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ThisOldGarageNJ 10-09-2009 04:25 PM

***Ashes To Ashes***
 
Out of curiousity, What do most of you do with your ashes from your ovens ??
are they helpful to the garden ?? Any Other suggestions ??

Cheers
Mark

RTflorida 10-09-2009 04:59 PM

Re: ***Ashes To Ashes***
 
hate to say it.....TRASH. I have a trash can lined with a trash bag in my outdoor kitchen are, I just dump my ash pail in it when full.

RT

egalecki 10-09-2009 05:53 PM

Re: ***Ashes To Ashes***
 
I have a big galvanized can I haven't dumped yet, but I was thinking about sifting it over another can thru some chicken wire to get the bigger chunks to use for charcoal and putting the rest in my compost heap.

Archena 10-09-2009 06:35 PM

Re: ***Ashes To Ashes***
 
1. Compost - don't over do it. A little goes a long way in the garden.
2. Make soap. A lot of soap.
3. Insulation. Yes, really, but don't let it get wet.
4. Hearth cooking. Yes, really. See insulation.
5. Special effects for disaster movies.
6. Land fill - I hear fxpose is looking for some. Be nice and offer free shipping.
7. Diamonds - assuming you have a strong enough compactor... :D


Other ideas:

10 Uses for Wood Ashes | Fireplace | This Old House - 1


Serious but offbeat uses:
1. Cat box odor control. A little mixed in sand or clay helps (never clumping - really icky things happen). Requires a lot of prep but can be used to line bottom of box (great with sand or paper) - not worth it for a cattery of less than 10 adult cats.

2. Drawing - charcoals. Very messy but can be very impressive.

3. Weed control in side walks. Fill in the cracks really well. The stuff makes lye - in high concentrations it does bad things to plants.

ThisOldGarageNJ 10-10-2009 03:57 AM

Re: ***Ashes To Ashes***
 
Quote:

2. Make soap. A lot of soap.
Arch,, are you serioous, can you really make soap out of ashes ??

Quote:

7. Pump up tomatoes. For the calcium-loving plants, McGrath places 1/4 cup right in the hole when planting
I will certainly be doing this one next year, But that still leaves a lot of ashes,,, definitely the compost pile too..

I just feel like its a shame to let all this by product go to the dumps where we aleady have too much stuff
Cheers
Mark

Archena 10-10-2009 04:24 AM

Re: ***Ashes To Ashes***
 
Quote:

Originally Posted by ThisOldGarageNJ (Post 67220)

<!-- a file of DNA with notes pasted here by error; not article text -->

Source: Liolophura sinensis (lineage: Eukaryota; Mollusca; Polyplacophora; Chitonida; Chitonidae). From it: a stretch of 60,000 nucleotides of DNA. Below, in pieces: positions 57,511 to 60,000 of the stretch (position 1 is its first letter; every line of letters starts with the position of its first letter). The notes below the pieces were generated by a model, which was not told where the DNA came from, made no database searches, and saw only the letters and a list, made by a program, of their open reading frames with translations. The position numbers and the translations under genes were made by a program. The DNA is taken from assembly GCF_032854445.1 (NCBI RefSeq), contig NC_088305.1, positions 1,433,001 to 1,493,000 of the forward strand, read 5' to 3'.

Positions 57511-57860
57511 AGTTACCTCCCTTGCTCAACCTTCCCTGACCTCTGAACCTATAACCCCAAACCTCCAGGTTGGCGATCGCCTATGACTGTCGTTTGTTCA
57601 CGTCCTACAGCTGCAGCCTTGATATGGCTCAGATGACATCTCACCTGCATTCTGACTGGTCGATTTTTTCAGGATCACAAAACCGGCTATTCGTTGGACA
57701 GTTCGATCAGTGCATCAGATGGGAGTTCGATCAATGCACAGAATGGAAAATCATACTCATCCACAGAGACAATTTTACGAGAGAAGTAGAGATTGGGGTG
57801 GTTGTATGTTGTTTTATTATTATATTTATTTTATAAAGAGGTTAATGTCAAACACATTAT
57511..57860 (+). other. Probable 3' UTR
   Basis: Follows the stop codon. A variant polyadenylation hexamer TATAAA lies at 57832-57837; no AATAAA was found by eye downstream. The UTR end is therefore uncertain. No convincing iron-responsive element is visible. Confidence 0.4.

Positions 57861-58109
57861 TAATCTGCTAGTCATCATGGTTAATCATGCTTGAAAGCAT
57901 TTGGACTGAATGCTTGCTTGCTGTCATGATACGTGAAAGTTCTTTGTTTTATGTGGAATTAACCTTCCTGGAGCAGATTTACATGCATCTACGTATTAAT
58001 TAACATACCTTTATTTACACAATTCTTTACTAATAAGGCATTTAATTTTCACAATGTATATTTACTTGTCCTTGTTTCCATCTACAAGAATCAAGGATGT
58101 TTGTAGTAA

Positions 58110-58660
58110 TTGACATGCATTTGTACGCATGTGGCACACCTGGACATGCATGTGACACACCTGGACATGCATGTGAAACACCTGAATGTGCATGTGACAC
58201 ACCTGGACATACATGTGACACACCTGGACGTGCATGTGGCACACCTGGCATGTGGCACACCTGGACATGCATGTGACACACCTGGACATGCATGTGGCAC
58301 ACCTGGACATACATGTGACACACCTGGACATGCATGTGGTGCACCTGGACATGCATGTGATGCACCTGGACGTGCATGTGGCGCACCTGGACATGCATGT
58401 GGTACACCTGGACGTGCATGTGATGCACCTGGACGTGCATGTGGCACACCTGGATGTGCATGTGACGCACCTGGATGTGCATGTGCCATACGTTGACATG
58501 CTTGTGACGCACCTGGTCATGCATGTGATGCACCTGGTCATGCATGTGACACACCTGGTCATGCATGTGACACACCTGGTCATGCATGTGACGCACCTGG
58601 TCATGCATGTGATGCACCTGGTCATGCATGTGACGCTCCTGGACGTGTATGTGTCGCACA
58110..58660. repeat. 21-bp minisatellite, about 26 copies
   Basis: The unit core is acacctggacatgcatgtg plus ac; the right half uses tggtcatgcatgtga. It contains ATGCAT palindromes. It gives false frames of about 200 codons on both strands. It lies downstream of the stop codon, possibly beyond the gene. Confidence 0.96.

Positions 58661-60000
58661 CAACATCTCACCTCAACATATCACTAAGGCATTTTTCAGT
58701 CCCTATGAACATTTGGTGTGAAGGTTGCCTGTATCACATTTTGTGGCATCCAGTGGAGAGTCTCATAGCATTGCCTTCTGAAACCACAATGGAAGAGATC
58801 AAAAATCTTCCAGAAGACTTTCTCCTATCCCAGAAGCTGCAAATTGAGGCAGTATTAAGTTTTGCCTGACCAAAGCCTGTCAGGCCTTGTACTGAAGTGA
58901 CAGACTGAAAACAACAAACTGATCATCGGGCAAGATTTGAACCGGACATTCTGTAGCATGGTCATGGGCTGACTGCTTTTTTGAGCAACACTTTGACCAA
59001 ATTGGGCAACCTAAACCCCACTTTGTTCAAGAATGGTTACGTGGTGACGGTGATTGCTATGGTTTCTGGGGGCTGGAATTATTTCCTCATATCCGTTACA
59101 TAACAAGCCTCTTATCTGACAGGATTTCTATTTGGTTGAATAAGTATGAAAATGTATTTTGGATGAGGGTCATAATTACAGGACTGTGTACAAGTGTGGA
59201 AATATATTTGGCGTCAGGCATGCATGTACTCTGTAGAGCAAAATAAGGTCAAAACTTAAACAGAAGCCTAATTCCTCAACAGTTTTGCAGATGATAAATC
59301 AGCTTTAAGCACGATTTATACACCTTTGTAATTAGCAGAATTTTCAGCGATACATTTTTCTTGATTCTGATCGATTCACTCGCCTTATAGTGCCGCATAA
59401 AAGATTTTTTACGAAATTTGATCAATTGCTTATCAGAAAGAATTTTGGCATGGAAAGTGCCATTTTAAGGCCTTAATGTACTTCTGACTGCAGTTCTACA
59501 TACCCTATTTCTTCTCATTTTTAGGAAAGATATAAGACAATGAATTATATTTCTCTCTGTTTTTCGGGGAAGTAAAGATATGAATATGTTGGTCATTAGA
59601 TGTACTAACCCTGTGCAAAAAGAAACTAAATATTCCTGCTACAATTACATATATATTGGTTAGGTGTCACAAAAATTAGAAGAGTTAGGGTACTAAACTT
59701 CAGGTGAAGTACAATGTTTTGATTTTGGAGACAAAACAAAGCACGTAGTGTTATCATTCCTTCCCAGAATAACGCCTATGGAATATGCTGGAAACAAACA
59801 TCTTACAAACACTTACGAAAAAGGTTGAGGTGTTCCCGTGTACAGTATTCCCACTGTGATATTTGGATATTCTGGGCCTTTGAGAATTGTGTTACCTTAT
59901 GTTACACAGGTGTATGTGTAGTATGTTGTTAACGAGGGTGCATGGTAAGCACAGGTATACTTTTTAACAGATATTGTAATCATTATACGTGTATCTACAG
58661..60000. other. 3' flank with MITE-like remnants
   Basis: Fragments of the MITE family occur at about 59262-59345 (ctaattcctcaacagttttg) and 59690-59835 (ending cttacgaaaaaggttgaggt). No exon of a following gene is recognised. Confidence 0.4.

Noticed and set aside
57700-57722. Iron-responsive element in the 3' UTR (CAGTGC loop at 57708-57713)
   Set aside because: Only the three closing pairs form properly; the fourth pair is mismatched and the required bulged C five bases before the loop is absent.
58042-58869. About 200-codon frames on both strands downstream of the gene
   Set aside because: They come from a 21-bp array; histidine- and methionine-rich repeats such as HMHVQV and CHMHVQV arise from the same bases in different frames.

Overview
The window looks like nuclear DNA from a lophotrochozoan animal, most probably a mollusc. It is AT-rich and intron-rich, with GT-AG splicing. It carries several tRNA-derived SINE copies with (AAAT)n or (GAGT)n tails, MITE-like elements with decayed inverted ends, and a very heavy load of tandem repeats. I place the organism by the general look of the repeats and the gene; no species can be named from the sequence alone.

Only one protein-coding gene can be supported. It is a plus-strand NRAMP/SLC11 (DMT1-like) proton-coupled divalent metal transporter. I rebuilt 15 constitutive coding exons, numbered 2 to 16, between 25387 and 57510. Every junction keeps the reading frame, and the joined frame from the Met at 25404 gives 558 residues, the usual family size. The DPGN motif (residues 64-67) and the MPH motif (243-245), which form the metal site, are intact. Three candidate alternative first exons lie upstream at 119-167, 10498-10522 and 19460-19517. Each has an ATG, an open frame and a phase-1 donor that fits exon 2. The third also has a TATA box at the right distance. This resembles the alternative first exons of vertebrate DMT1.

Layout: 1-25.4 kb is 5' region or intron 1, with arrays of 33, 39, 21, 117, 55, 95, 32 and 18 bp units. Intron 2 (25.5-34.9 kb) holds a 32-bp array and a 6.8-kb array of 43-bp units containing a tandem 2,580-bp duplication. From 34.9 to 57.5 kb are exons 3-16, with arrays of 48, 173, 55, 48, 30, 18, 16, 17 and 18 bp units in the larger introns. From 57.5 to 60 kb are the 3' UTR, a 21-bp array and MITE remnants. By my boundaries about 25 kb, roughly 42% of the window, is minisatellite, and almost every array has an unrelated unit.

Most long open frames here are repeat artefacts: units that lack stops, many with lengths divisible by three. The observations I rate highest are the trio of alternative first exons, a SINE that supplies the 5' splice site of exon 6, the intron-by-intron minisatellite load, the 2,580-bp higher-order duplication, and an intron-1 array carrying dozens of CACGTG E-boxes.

Arch,, are you serioous, can you really make soap out of ashes ??

...

Yup. Wood ash supplies the lye. It's actually the original way to make soap.

Quote:

Originally Posted by Mother Earth News
To make lye in the kitchen, boil the ashes from a hardwood fire (soft woods are too resinous to mix with fat) in a little soft water (rain water is best) for about half an hour. Allow the ashes to settle to the bottom of the pan and then skim the liquid lye off the top. You can do this daily and when you've got enough of the weak solution start the soap making process by boiling the liquid down until it'll float an egg. (One word of caution: DON'T use aluminum dishes or pots. The lye will eat right through `em!)

SOAP MAKING IN THE BUSH


Quote:

Originally Posted by Soap Factory
But by far the most common soap was made from potash and pearlash. Potash and pearlash are forms of the potassium based alkali present in plant and wood material. Potash and pearlash soaps were used by everyone from the reigning monarchs to the peasant or cottager, who made their own soap from the waste fats and ashes they saved.

Colonial Soap Making. Its History and Techniques

ThisOldGarageNJ 10-10-2009 04:36 AM

Re: ***Ashes To Ashes***
 
thats too cool, may have to give it a try,,, Isnt lye kinda caustic though ??

Archena 10-10-2009 04:43 AM

Re: ***Ashes To Ashes***
 
"Kinda" doesn't begin to cover it. Lye is very caustic so play carefully.

ThisOldGarageNJ 10-10-2009 08:05 PM

Re: ***Ashes To Ashes***
 
ok did a little research and came up with the following.
Fertilizer

Ash contains potash (potassium carbonate), phosphate, iron, manganese, boron, copper and zinc and can be quite beneficial as a natural fertilizer... sometimes. Wood ash increases the pH or alkalinity of soil, so use sparingly. I made the mistake of applying a stack of it in an area full of limestone - and guess what else is in ash - lime (calcium oxide). It wasn't the smartest move and I don't think anything will be growing there for a while. Black charcoal is a little different in that it has a much higher ratio of carbon - so this can be used more liberally.

Cleaning

Dip a damp rag into ash and use to clean silverware, brass and glass. Ash added to a scourer can also give your scouring a bit more oomph.

No great stuff,, they did also say it makes a great ice melter, I dont know that I would be wanting to track it thru the house though,,,,

jmhepworth 10-10-2009 08:18 PM

Re: ***Ashes To Ashes***
 
Out here in the West putting the ashes on the garden is a really bad idea. We have alkaline soil as it is. I just dump it in the trash (after making really sure its not still hot).


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